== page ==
The classical allusions in these scenes are more poignant than bitter. While the dialogue reveals how the characters have forgotten tradition, the images are vibrant and harmonious, evoking the classical ideal of transcendent beauty that connects ancient Greek philosophy to Renaissance painting to 19th-century Romantic poetry. That Godard is capable of finding this beauty in unexpected places suggests that those traditions are still with us; we just have to look for them in new places. Why would so many people watch a YouTube video of kittens if not for its beauty?
The second movement of Film Socialisme is smaller in scale: the action moves to a suburb in southern France where a family of four runs a gas station by day and enjoys simple domestic pleasures at night. This scenario may seem to invite ridicule, but it’s surprisingly gentle, with some of the most serene images of Godard’s career. It’s complicated, however, by the arrival of a TV news crew whose on-air reporter wants to interview each of the family members about his personal philosophy and determine whether he feels happy about his position in the national culture. (Even in our age of reality TV, this would probably never happen in real life, but one should never underestimate Godard’s penchant for non sequiturs. It’s worth pointing out that the family gas station is home to both a donkey and a llama.)
Probing her subjects with Socratic questions, the journalist forces the parents to admit that they feel unsatisfied with their lives despite feeling satisfied with their business. The problem, it seems, is that they don’t know how to connect with people outside their home. Asked whether their concerns might be resolved through political change, they can only voice resignation. “Ideas divide people,” the father says sullenly. The mother confesses that she’s too wrapped up in playing the “character” of a mother to think politically. Their young son and teenager daughter feel differently, though: they seem to value family life as highly as their parents do, but they regard it as a model for public life, not an escape from it. Godard illustrates these contrary outlooks in a particularly moving domestic scene: the son, pretending to be blind, runs his hands over his mother as if to rediscover her by touch, but she’s too preoccupied with washing the dishes to encourage, much less notice, this flight of imagination.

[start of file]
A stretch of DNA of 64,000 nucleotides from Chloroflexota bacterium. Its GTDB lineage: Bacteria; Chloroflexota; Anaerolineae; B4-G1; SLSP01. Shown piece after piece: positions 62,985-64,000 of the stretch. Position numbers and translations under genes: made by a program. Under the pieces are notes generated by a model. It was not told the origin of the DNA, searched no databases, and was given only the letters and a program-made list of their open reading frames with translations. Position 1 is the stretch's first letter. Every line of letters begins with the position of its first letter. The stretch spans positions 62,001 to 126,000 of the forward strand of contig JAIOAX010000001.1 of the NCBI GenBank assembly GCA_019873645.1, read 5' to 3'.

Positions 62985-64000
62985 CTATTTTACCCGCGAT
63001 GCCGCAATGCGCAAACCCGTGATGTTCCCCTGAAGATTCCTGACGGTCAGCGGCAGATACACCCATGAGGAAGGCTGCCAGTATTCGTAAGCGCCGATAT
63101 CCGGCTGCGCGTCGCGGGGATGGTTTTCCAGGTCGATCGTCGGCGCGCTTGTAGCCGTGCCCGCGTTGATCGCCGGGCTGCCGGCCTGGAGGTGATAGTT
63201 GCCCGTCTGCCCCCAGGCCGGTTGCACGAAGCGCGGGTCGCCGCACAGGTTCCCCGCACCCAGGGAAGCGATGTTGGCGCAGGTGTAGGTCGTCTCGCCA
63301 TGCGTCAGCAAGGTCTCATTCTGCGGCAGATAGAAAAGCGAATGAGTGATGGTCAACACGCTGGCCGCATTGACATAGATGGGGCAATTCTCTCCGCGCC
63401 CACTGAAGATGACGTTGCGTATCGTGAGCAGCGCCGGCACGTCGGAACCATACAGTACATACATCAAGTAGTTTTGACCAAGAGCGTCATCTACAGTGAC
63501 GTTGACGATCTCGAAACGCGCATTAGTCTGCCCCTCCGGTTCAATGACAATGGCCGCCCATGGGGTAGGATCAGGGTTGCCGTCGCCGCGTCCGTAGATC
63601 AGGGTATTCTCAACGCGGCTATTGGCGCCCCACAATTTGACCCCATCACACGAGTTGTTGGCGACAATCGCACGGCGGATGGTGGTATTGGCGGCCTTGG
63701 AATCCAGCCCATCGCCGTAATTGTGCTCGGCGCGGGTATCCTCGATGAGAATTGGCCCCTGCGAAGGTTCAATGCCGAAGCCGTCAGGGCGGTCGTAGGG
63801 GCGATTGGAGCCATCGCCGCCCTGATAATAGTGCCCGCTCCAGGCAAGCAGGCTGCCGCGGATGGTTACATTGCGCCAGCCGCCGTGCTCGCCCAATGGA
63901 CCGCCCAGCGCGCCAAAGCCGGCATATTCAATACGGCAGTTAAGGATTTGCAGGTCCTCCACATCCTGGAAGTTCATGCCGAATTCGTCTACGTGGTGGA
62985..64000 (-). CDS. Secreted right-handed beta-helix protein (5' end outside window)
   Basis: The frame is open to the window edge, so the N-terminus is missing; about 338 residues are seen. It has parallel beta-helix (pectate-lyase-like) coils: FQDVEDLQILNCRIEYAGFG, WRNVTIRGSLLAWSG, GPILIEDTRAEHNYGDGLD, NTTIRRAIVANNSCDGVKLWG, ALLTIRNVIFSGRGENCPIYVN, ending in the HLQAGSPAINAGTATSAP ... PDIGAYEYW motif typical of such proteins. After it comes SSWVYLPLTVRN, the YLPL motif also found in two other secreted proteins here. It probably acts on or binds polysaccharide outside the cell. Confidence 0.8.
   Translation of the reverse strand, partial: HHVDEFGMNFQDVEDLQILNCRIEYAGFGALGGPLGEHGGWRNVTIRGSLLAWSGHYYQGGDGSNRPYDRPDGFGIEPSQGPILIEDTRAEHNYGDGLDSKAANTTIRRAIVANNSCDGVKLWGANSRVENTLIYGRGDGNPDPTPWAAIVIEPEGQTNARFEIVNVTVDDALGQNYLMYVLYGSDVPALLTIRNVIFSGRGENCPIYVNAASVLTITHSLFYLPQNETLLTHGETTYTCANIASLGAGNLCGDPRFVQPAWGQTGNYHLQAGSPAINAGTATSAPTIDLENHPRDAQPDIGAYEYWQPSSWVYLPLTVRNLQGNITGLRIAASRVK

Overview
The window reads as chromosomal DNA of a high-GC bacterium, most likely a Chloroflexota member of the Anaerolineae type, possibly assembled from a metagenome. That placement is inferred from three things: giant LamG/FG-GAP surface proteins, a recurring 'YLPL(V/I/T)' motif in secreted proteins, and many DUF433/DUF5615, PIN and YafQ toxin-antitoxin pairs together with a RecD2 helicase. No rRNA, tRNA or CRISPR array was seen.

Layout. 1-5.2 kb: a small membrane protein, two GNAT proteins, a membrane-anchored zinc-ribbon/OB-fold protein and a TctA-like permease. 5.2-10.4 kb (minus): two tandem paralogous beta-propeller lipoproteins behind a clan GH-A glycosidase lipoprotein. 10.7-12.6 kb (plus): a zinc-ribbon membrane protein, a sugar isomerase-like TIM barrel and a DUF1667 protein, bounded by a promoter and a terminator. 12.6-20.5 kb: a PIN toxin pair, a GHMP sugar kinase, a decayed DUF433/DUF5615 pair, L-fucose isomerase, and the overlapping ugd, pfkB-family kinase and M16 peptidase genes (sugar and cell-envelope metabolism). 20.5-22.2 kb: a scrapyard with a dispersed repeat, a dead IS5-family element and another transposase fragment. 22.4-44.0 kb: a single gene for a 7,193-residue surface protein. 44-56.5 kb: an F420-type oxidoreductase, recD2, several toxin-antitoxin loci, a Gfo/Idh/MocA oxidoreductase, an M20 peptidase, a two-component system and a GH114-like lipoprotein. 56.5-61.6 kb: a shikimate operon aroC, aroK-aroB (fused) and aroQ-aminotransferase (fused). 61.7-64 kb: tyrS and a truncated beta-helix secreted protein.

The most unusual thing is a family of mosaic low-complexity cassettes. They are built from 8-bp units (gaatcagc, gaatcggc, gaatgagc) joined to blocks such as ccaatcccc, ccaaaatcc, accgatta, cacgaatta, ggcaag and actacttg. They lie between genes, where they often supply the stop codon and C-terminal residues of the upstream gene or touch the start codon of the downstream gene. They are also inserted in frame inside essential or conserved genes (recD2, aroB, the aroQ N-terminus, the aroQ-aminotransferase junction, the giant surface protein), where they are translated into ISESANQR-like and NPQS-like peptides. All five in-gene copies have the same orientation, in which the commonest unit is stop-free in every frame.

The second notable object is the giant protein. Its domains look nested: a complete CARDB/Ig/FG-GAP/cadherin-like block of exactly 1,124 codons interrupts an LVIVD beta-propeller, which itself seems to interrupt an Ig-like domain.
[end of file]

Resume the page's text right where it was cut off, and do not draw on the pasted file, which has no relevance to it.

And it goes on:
When the reporter asks the children whether they’d rather live among family members or fellow citizens, both opt enthusiastically for the former. In these moments Godard uses the most straightforward language he can muster to pose some of the fundamental questions of Western civilization: How did the democratic nation-state originate, and what is its ideal form? He approaches these questions with simple, warmly lit close-ups of the kids, whose mannerisms, at once casual and dignified, become another reminder of classical beauty. Godard engaged kids in philosophic rap sessions for his landmark TV project France/tour/détour/deux/enfants (1977), and Film Socialisme arrives at a similar conclusion: that utopian notions of equality might be better explained by children than by most adults. Yet the moral seems more urgent here, amid Godard’s concerns about the fate of civilization.
After this contemplation of the future, history comes crashing back into view. The final movement is a poetic montage in the style of Godard’s Histoire(s) du cinéma (1988-98) or the opening of Notre Musique. Documentary footage of displaced people is intercut with fleeting clips from dramatic films about historical atrocities. (As in his great 1976 video essay Ici et Ailleurs, the documentary footage dwells on the suffering of Palestinians.) Whereas the first section stuffed all the spoils of European culture onto a cruise ship, this portion constructs a monument from myriad episodes of human suffering. It’s a devastating reminder that when one culture advances, another is pushed back—and that this ongoing battle is the work not of families, but of nations.
Directed by Jean-Luc Godard